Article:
The inclusion of the 80% incident ESRD number in the proposed rule for the mandatory ESRD Treatment Choices (ETC) Model created consternation for many in the kidney community. ASN’s comment letter, like the overwhelming majority of comment letters provided to CMMI, urged the Innovation Center to drastically reduce that number. Watnick embraced the goal in principle in a sometimes tongue-in-cheek presentation that played on the 1980s titled “Incident Home Dialysis & Transplant: Aim for 80!” She described past policies that led to the impetus to aim for such an ambitious combined rate of home dialysis and kidney transplantation, such as passage of the Medicare Improvement for Patients and Providers Act (MIPPA) of 2008, creation of the ESRD Prospective Payment System (PPS) bundle in 2011 and the ESRD Quality Incentive Program (QIP) in 2012, and the biggest contributor to value-based care: passage of the Affordable Care Act (ACA) in 2010. The ACA directly created CMMI with authority to test new models with reimbursement based on the volume of shared risk (and shared savings) and create Accountable Care Organizations (ACOs).

When asking, “Why now?” Watnick outlined the kidney disease statistics known to all nephrologists including prevalence, mortality rates, expense of care, but, ultimately concluded that this time the nation has an HHS Secretary for whom kidney failure and kidney health are personal. That personal approach has led to an HHS-wide set of policies to increase kidney transplantation and access to alternatives to in-center hemodialysis, especially peritoneal dialysis (PD).

Infrastructure and the need for patient and provider education are among the barriers to increased use of PD. Watnick reviewed how the models and the overall Executive Order could address these challenges. For example, the models waive numerous restrictions on providing kidney disease education, from who must provide it to who may use it, adding stage 5 and the first six months of dialysis all in service of increased home dialysis.

The government is also undertaking multiple steps to increase organ supply by issuing new regulations to create transparent metrics for Organ Procurement Organizations (OPOs), streamlining organ allocation procedures, and expanding living donor support to remove barriers to living donation. Watnick consistently encouraged Kidney Week participants to embrace the direction HHS has identified for improvement but to not get obsessed with the 80% goal—it is very likely to be reduced.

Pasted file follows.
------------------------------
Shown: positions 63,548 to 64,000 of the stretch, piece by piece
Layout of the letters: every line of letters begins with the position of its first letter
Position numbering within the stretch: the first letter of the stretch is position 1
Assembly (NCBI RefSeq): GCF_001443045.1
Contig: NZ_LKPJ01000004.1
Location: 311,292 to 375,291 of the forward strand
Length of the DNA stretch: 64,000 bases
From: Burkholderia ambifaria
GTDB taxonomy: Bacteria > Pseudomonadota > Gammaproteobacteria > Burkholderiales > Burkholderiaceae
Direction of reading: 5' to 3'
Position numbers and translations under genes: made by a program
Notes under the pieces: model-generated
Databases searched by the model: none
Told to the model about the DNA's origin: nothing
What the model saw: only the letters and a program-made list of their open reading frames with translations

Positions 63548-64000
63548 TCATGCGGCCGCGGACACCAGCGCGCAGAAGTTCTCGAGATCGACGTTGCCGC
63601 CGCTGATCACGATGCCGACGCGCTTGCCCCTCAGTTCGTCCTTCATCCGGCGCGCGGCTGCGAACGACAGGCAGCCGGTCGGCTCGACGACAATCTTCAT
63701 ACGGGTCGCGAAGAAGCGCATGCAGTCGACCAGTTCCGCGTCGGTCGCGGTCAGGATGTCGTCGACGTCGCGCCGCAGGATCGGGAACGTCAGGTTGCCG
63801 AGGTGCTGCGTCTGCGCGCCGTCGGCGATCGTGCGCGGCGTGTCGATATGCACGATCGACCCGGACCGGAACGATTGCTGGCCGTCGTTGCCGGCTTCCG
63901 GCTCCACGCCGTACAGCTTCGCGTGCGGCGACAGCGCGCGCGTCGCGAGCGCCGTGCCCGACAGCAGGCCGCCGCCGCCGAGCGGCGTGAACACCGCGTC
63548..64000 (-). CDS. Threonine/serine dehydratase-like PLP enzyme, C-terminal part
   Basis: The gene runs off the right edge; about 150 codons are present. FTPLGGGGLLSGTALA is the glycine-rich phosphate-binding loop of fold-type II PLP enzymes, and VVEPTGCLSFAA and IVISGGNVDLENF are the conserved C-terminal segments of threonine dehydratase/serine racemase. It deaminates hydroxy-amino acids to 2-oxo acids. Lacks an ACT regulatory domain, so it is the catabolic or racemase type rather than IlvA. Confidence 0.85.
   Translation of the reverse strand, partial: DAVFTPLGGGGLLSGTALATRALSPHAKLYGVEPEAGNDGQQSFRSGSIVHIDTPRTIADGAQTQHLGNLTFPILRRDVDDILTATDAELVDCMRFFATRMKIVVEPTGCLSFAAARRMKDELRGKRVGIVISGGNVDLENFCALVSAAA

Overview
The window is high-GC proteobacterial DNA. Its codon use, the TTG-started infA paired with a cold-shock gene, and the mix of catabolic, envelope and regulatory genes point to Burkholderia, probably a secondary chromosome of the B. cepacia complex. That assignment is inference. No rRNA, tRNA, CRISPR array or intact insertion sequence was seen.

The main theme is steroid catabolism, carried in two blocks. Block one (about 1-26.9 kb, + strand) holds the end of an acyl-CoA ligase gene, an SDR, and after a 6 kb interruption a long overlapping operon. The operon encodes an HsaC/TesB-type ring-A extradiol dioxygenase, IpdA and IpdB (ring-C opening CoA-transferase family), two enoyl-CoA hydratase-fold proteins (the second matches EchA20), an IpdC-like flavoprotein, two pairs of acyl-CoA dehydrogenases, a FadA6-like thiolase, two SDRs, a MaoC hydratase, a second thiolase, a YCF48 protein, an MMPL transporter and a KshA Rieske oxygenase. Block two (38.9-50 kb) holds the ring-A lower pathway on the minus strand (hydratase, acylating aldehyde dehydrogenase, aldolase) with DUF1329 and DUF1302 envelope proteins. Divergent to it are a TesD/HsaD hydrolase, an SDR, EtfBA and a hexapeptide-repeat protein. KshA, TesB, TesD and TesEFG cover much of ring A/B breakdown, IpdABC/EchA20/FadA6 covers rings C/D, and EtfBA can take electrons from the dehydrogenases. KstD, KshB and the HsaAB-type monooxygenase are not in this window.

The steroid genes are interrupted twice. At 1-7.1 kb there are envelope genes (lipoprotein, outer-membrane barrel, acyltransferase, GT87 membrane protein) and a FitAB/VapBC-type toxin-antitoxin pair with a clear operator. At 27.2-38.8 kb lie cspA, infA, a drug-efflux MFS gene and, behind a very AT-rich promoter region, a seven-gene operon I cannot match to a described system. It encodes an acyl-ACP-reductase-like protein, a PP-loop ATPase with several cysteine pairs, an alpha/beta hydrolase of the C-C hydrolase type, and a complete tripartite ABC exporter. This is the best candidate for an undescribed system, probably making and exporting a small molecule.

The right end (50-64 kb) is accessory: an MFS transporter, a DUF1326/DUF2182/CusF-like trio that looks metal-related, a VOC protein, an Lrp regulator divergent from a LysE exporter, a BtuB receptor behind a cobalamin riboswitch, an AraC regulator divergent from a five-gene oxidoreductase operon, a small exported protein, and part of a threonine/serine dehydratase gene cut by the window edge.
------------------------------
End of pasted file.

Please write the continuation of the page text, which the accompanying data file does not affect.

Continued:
ASN’s Meyer closed the session with a snapshot of current kidney care policy:

  1. Kidney health policy is enjoying unprecedented attention in Washington, DC.

  2. The administration is outstripping Congress on kidney health policy.

  3. The presidential Executive Order is only the starting point for change.

She followed with “Five Must-Hear Debuts in Kidney Health Policy”:

  1. The appropriations stalemate continues.

  2. Legacy transplant legislation lingers.

  3. Bold HHS action on transplant care is underway.

  4. The Kidney Awareness Campaign mandated by AAKH kicks off.

  5. (Some) reimbursement changes are coming into focus.

In more detail, at press time, the appropriations process has stalled and another short-term continuing resolution is being crafted. For 2020, ASN is currently advocating for a $2 billion increase for the National Institutes of Health (NIH), $10 million for KidneyX, and $10 million for the National Living Donor Assistance Center—a $6.5 million increase over current funding.

ASN and other kidney advocacy groups are still pushing for a change in the three-year limit on Medicare immunosuppressive drug coverage. However, this year, HHS has directed the agency to review the costs of such a move and has reported that it estimates a savings of at least $300 million over 10 years. With the Living Donor Protection Act building more cosponsor support in Congress, Meyer was cautiously optimistic on the transplant legislation front.

As for bold HHS action on transplant care, the Trump administration is planning to address the procurement of organs by OPOs, the allocation of those organs, and ways to reduce barriers to living donation. At press time, ASN's policy team awaited two proposed rules: 1) OPO Metrics Overhaul and 2) Living Donor Reimbursement Expanded Access.

The nationwide kidney awareness campaign mandated by AAKH got off the ground on November 4, 2019, when HHS, ASN, and the National Kidney Foundation signed a memorandum of understanding to jointly conduct the awareness campaign. More details will follow.

Last, some reimbursement changes are coming into focus. Meyer outlined some of the success ASN and others have had in bringing new devices into the bundle but also pointed out how much more needs to be done, such as adding new money to the bundle to cover these items.

Meyer concluded with a set of macro and micro predictions that thematically stressed that most advancements in kidney policy are coming from the executive branch. Her last prediction was that “Nephrology will become cool again.”